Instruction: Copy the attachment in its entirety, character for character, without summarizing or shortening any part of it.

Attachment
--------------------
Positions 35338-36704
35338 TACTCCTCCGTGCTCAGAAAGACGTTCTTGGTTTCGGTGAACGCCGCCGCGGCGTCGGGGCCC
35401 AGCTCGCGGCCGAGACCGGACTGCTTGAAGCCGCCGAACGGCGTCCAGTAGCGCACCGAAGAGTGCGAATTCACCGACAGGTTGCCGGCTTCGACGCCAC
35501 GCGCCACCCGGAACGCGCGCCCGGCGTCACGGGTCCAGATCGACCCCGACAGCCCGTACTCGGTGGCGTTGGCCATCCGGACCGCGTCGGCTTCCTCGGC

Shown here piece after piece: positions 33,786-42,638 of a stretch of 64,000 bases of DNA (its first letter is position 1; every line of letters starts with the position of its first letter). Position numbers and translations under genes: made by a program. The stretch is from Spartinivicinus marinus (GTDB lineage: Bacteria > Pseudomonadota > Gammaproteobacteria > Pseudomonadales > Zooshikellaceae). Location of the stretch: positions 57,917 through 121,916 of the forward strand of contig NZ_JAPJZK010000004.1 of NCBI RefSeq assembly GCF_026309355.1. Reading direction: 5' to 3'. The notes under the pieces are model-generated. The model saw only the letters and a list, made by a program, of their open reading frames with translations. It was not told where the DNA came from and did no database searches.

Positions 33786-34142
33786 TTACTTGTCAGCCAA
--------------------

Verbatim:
Positions 35338-36704
35338 TACTCCTCCGTGCTCAGAAAGACGTTCTTGGTTTCGGTGAACGCCGCCGCGGCGTCGGGGCCC
35401 AGCTCGCGGCCGAGACCGGACTGCTTGAAGCCGCCGAACGGCGTCCAGTAGCGCACCGAAGAGTGCGAATTCACCGACAGGTTGCCGGCTTCGACGCCAC
35501 GCGCCACCCGGAACGCGCGCCCGGCGTCACGGGTCCAGATCGACCCCGACAGCCCGTACTCGGTGGCGTTGGCCATCCGGACCGCGTCGGCTTCCTCGGC

Shown here piece after piece: positions 33,786-42,638 of a stretch of 64,000 bases of DNA (its first letter is position 1; every line of letters starts with the position of its first letter). Position numbers and translations under genes: made by a program. The stretch is from Spartinivicinus marinus (GTDB lineage: Bacteria > Pseudomonadota > Gammaproteobacteria > Pseudomonadales > Zooshikellaceae). Location of the stretch: positions 57,917 through 121,916 of the forward strand of contig NZ_JAPJZK010000004.1 of NCBI RefSeq assembly GCF_026309355.1. Reading direction: 5' to 3'. The notes under the pieces are model-generated. The model saw only the letters and a list, made by a program, of their open reading frames with translations. It was not told where the DNA came from and did no database searches.

Positions 33786-34142
33786 TTACTTGTCAGCCAA